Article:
7 Ways To Make Sustainable Changes At Home And Save Money


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Sustainability means meeting your current needs without having a negative impact on the needs of future generations.

Living more sustainably doesn’t have to cost the Earth. Whilst shops and makers selling eco-friendly and sustainable goods often accused of pricing the products too expensive, they really cost more to manufacture and produce them. But also, they last longer, they are better quality and they are designed for multiple uses – not just once. So yes, all these aspects drives the prices up. But you can get some good offers, if you shop around, so sign up offer

However, there are plenty of ways to living more sustainably, waste less and be more frugal at the same time. How we dispose of goods is ultimately the root cause of our environmental problems. Wasting less is the way forward to sustainability.

Here are my tips for this and I suggest to break things down into small goals. Pick one or two sustainable action steps that you can do each and every week. Once you have that habit built in into your routine and life, pick another sustainable action step.

Cutting down costs often starts with cutting down waste. 

7 Ways To Make Sustainable Changes At Home And Save Money

Use what you have

This is a core point when it comes to living more sustainably. Essentially, bring everything you use to their maximum lifespan. A good example is not to throw your old Tupperware away to buy shiny new stainless steel containers, because that would just create more plastic waste. Or even, use the same things on a different way. This is especially important when talking about food and it’s costs.

It’s probably the most  important area where you can save a lot of money by buying less and really trying not to throw away but use up what you have in the fridge. And at the same time not producing waste. I have a post about this: 25 Smart Tips How To Reduce Food Waste At Home It is estimated that the disposal of food and drink waste from UK households costs £12.5 billion each year. In London alone, we produce 890,000 tonnes of food waste per year and 61% of this is avoidable.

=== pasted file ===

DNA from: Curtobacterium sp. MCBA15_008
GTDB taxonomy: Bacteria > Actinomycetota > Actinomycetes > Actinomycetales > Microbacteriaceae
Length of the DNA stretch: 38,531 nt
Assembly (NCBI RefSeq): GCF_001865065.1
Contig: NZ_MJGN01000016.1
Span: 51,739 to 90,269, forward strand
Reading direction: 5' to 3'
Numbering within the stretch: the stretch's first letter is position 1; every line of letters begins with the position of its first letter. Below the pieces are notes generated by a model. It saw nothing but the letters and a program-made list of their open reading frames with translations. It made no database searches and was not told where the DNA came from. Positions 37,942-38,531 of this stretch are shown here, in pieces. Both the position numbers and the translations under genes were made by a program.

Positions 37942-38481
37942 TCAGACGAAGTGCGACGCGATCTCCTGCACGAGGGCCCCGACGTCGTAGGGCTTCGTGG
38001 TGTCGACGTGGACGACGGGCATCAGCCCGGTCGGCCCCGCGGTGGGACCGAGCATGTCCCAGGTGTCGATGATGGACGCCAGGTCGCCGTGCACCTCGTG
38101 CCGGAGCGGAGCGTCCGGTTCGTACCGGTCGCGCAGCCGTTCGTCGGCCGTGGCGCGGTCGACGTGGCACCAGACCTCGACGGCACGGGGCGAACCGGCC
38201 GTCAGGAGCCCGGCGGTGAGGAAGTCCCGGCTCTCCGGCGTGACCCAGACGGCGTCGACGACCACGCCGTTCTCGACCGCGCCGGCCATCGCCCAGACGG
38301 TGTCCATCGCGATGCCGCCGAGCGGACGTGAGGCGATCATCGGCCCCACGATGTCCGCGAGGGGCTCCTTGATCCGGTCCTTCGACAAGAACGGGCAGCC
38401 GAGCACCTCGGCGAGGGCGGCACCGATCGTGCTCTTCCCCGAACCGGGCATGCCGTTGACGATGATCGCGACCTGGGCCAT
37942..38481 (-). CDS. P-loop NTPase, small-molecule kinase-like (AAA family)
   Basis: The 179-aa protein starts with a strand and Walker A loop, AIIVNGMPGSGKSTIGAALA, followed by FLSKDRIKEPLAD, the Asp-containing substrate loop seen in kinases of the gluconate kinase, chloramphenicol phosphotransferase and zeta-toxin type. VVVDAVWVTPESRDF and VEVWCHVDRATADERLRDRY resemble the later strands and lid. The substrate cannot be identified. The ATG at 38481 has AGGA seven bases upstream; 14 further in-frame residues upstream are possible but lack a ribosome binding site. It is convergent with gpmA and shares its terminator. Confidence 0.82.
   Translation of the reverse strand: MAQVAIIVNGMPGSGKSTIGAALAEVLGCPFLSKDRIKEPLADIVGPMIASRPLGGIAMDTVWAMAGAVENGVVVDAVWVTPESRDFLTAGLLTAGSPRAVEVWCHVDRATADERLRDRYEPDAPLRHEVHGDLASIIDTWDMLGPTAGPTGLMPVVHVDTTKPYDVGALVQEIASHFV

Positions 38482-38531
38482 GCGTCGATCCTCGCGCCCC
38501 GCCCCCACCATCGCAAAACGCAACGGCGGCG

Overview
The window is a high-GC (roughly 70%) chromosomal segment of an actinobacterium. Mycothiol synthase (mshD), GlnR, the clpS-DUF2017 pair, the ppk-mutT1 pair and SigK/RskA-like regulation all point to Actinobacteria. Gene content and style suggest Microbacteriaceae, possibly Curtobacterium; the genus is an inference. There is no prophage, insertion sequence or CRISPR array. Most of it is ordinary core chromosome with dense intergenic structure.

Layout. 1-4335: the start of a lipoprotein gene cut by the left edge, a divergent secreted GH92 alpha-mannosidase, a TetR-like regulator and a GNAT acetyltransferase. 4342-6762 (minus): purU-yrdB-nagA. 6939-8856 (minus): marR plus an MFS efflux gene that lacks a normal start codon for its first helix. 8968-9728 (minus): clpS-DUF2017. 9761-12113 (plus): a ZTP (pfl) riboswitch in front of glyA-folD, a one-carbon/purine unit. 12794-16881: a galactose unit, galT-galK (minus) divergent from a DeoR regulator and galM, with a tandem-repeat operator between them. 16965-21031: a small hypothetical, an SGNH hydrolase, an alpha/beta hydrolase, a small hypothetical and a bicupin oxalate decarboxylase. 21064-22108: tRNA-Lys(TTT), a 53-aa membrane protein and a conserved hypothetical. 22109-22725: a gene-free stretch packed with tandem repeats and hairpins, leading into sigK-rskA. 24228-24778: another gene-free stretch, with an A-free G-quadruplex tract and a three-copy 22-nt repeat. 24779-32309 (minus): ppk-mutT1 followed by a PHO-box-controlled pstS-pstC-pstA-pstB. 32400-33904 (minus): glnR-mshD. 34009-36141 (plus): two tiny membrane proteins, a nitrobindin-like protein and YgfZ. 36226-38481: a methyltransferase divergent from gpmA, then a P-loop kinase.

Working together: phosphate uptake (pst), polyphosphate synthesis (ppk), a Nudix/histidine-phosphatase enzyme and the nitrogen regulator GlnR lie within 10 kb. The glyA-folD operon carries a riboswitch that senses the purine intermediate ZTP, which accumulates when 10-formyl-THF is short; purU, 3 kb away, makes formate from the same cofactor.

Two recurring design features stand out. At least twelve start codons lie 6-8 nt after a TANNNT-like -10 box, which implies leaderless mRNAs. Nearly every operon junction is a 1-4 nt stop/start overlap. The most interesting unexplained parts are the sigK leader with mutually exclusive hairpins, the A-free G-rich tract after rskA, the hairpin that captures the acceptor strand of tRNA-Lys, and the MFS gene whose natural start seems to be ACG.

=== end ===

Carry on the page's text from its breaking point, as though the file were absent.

Learn how to fix things

One of the problems with cheap goods with low quality that they don’t last long: they prematurely break down or stop working. And then what do you do with them? Even if you try to recycle as much of it as you can, there undoubtedly will be part going to landfill. But as soon as you are willing to invest into better products and try to maintain them – you’ll also pick up the skills you need.

Roll up your sleeves and take a few minutes to master five home repairs that you can do yourself without dangerous tools or complicated instructions. Like how to darn a sock or fix scratched cabinetry (try the walnut method first! It worked for me on quite a few occasions). Plus, if you want things to last, you have to learn how to take care of them. Keeping more of what we already own is another way to be more sustainable!